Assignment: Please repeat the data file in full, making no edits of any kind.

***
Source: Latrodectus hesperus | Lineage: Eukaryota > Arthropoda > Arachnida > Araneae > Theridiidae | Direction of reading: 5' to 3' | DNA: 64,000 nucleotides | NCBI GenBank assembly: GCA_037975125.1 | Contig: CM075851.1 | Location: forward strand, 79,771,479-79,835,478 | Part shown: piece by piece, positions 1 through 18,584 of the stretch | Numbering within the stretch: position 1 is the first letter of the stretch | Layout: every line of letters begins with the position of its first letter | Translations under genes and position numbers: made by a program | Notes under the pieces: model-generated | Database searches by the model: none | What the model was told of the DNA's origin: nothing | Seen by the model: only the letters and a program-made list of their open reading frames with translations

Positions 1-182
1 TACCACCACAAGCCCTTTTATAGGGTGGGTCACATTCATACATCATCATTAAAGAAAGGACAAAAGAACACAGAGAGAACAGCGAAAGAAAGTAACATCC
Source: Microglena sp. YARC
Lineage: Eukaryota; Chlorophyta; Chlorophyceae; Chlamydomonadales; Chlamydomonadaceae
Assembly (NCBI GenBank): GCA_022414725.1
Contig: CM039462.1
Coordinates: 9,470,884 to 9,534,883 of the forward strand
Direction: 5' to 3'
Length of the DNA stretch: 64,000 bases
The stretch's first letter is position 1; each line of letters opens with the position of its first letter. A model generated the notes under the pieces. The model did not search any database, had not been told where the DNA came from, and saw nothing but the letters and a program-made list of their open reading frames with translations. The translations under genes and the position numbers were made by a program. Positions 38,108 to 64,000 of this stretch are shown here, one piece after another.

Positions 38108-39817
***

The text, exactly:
Source: Latrodectus hesperus | Lineage: Eukaryota > Arthropoda > Arachnida > Araneae > Theridiidae | Direction of reading: 5' to 3' | DNA: 64,000 nucleotides | NCBI GenBank assembly: GCA_037975125.1 | Contig: CM075851.1 | Location: forward strand, 79,771,479-79,835,478 | Part shown: piece by piece, positions 1 through 18,584 of the stretch | Numbering within the stretch: position 1 is the first letter of the stretch | Layout: every line of letters begins with the position of its first letter | Translations under genes and position numbers: made by a program | Notes under the pieces: model-generated | Database searches by the model: none | What the model was told of the DNA's origin: nothing | Seen by the model: only the letters and a program-made list of their open reading frames with translations

Positions 1-182
1 TACCACCACAAGCCCTTTTATAGGGTGGGTCACATTCATACATCATCATTAAAGAAAGGACAAAAGAACACAGAGAGAACAGCGAAAGAAAGTAACATCC
Source: Microglena sp. YARC
Lineage: Eukaryota; Chlorophyta; Chlorophyceae; Chlamydomonadales; Chlamydomonadaceae
Assembly (NCBI GenBank): GCA_022414725.1
Contig: CM039462.1
Coordinates: 9,470,884 to 9,534,883 of the forward strand
Direction: 5' to 3'
Length of the DNA stretch: 64,000 bases
The stretch's first letter is position 1; each line of letters opens with the position of its first letter. A model generated the notes under the pieces. The model did not search any database, had not been told where the DNA came from, and saw nothing but the letters and a program-made list of their open reading frames with translations. The translations under genes and the position numbers were made by a program. Positions 38,108 to 64,000 of this stretch are shown here, one piece after another.

Positions 38108-39817